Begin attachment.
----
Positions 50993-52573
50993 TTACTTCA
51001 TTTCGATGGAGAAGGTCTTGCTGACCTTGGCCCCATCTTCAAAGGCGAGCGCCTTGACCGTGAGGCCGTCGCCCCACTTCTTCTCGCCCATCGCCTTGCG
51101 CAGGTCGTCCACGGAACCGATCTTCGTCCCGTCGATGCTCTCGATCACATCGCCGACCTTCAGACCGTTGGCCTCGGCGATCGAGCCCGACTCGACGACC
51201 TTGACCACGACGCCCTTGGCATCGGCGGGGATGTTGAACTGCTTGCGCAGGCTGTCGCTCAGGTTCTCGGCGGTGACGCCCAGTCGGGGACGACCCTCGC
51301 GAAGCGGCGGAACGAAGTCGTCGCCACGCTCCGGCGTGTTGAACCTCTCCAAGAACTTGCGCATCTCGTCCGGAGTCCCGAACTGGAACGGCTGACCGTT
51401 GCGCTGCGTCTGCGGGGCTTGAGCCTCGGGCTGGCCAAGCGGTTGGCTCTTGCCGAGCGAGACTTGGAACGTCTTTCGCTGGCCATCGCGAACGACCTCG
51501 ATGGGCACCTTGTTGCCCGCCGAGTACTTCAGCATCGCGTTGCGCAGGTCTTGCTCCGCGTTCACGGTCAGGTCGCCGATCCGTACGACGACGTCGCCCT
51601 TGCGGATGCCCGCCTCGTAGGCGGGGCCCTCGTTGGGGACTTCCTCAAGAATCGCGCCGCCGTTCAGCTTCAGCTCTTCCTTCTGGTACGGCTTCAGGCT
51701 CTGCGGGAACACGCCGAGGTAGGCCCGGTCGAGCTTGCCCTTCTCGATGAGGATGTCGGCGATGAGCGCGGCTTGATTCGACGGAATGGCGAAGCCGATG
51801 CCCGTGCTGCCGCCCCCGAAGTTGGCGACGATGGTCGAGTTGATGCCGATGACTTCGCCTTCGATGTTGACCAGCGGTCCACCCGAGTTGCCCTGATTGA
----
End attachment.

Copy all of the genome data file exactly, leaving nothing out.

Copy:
Positions 50993-52573
50993 TTACTTCA
51001 TTTCGATGGAGAAGGTCTTGCTGACCTTGGCCCCATCTTCAAAGGCGAGCGCCTTGACCGTGAGGCCGTCGCCCCACTTCTTCTCGCCCATCGCCTTGCG
51101 CAGGTCGTCCACGGAACCGATCTTCGTCCCGTCGATGCTCTCGATCACATCGCCGACCTTCAGACCGTTGGCCTCGGCGATCGAGCCCGACTCGACGACC
51201 TTGACCACGACGCCCTTGGCATCGGCGGGGATGTTGAACTGCTTGCGCAGGCTGTCGCTCAGGTTCTCGGCGGTGACGCCCAGTCGGGGACGACCCTCGC
51301 GAAGCGGCGGAACGAAGTCGTCGCCACGCTCCGGCGTGTTGAACCTCTCCAAGAACTTGCGCATCTCGTCCGGAGTCCCGAACTGGAACGGCTGACCGTT
51401 GCGCTGCGTCTGCGGGGCTTGAGCCTCGGGCTGGCCAAGCGGTTGGCTCTTGCCGAGCGAGACTTGGAACGTCTTTCGCTGGCCATCGCGAACGACCTCG
51501 ATGGGCACCTTGTTGCCCGCCGAGTACTTCAGCATCGCGTTGCGCAGGTCTTGCTCCGCGTTCACGGTCAGGTCGCCGATCCGTACGACGACGTCGCCCT
51601 TGCGGATGCCCGCCTCGTAGGCGGGGCCCTCGTTGGGGACTTCCTCAAGAATCGCGCCGCCGTTCAGCTTCAGCTCTTCCTTCTGGTACGGCTTCAGGCT
51701 CTGCGGGAACACGCCGAGGTAGGCCCGGTCGAGCTTGCCCTTCTCGATGAGGATGTCGGCGATGAGCGCGGCTTGATTCGACGGAATGGCGAAGCCGATG
51801 CCCGTGCTGCCGCCCCCGAAGTTGGCGACGATGGTCGAGTTGATGCCGATGACTTCGCCTTCGATGTTGACCAGCGGTCCACCCGAGTTGCCCTGATTGA